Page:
There will always be a limit to the number of state houses available at any time. Hence, one should try and help as many low income families as you can, by making sure that the family size and the house size are aligned.

Some tenants are no longer poor, and are paying market rents. It makes total sense for them to find a private sector landlord, and let a low income family get the benefit of a state house.

Pithy common sense.

I’m being serious here, I think David writes very well. And I’m an open admirer of David’s leveraging off his blog to create a small media empire and ubiquitousness as the go-to political pundit. Take a look at the Herald, at Stuff. Or even that bastion of free-market thought, RadioNZ National.

If you want to deconstruct his post further with me, then go look at the original again. DPF simply tells us what a statehouse is; what purpose within the welfare state it serves. I’m pointing out the obvious here but bear with me.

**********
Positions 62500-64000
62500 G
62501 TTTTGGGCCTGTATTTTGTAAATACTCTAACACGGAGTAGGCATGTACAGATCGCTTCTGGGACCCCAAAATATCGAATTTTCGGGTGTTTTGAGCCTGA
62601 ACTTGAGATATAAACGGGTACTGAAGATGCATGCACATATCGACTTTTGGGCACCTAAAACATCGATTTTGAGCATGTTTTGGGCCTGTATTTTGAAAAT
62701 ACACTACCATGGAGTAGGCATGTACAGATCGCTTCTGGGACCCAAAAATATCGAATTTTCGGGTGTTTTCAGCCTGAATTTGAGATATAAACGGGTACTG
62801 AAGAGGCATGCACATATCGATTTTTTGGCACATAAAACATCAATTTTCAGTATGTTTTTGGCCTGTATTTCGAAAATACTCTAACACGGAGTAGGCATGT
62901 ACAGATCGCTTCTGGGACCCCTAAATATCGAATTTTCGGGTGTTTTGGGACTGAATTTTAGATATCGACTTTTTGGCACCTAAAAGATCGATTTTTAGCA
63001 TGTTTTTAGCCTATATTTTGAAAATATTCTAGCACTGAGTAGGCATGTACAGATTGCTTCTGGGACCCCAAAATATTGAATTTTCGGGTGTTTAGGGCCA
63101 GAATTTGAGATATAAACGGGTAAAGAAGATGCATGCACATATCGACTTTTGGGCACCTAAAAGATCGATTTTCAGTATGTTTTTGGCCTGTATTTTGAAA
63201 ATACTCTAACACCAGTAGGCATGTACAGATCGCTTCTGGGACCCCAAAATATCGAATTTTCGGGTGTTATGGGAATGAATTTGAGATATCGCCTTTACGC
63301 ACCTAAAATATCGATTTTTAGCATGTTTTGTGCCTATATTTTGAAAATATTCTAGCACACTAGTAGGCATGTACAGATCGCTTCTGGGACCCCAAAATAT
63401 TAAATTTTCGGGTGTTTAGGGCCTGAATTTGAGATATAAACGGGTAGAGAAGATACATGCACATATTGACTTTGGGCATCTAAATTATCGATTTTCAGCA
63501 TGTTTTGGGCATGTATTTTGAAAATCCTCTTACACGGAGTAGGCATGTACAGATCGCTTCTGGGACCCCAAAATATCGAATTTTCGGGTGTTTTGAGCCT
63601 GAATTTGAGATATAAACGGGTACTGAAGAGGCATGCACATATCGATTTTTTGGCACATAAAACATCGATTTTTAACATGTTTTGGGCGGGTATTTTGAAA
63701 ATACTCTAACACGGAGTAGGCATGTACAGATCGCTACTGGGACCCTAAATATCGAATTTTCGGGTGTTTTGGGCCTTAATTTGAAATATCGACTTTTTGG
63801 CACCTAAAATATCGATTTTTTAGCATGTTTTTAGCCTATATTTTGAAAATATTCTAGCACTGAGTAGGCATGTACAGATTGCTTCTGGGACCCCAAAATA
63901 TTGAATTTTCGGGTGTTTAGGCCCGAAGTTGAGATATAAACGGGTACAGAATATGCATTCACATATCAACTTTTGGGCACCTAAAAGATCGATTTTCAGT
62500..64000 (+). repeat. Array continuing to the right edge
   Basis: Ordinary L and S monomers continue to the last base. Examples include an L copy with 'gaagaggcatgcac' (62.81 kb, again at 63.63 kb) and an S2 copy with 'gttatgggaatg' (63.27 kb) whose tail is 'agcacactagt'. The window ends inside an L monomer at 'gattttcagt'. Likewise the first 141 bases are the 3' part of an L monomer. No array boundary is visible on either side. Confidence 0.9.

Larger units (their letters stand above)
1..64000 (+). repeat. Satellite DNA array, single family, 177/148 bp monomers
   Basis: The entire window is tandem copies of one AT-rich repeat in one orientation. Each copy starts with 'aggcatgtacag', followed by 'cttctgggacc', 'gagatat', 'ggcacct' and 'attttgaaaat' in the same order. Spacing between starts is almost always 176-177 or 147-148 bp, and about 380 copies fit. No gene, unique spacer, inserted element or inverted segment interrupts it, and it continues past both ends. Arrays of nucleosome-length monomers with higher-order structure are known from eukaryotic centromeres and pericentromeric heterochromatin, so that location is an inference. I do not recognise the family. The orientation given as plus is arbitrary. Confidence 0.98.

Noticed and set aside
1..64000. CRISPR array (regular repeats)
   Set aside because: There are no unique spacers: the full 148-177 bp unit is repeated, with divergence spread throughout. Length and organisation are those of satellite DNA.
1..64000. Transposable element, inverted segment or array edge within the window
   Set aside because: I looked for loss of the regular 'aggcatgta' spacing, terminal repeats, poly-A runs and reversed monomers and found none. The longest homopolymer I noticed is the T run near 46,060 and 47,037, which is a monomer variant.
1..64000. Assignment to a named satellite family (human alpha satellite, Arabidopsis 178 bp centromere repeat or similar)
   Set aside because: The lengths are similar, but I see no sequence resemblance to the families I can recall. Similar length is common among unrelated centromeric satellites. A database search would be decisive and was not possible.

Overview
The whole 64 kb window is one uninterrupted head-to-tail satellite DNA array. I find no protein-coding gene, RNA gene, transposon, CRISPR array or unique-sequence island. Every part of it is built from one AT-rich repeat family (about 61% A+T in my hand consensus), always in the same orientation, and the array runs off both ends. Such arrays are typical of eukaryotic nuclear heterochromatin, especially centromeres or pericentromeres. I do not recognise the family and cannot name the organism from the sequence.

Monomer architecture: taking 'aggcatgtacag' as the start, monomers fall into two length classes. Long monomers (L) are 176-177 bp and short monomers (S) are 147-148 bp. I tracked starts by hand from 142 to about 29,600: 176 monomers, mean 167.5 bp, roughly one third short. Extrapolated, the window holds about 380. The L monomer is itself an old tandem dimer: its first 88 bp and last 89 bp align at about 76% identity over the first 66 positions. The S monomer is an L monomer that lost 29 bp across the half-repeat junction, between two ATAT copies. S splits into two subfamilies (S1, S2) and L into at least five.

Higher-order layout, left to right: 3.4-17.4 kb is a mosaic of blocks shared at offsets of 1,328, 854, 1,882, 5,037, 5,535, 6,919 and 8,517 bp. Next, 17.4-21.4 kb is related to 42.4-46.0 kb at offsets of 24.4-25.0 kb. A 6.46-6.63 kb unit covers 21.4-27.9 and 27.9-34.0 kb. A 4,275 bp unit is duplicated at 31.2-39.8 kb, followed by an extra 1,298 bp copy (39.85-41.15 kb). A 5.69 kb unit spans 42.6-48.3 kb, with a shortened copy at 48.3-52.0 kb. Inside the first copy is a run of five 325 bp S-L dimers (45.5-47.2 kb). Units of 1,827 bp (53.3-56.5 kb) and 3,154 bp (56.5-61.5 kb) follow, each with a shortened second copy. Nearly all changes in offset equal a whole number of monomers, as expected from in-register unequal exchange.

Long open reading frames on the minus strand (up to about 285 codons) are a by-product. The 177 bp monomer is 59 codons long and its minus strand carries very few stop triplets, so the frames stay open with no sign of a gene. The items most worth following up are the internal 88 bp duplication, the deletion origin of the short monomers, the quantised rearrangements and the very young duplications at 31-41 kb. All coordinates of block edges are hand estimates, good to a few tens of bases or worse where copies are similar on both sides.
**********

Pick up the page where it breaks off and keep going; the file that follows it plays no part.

What other alternative narrative is out there? I’d love to read a different explanation of things. Why do we have state houses, who uses them and why? Hey, I’m just fishing here.

The reason I’m interested is that some point someone must have known the answers to these questions. It must once have been a good idea for leaders to stage photo opps like this:

Contemporaries within the Labour Party are clearly uncomfortable with this mantle from the past. Why else when you go to Red Alert do you find that only 5 posts have appeared that are tagged Housing NZ, none of which communicate to much to anyone anything about Labour’s attitude towards social housing.

So what does Red Alert write about? Sadly, David Farrar is as always ubiquitous.

Snark aside, I simply don’t understand why Labour doesn’t talk to the electorate about housing.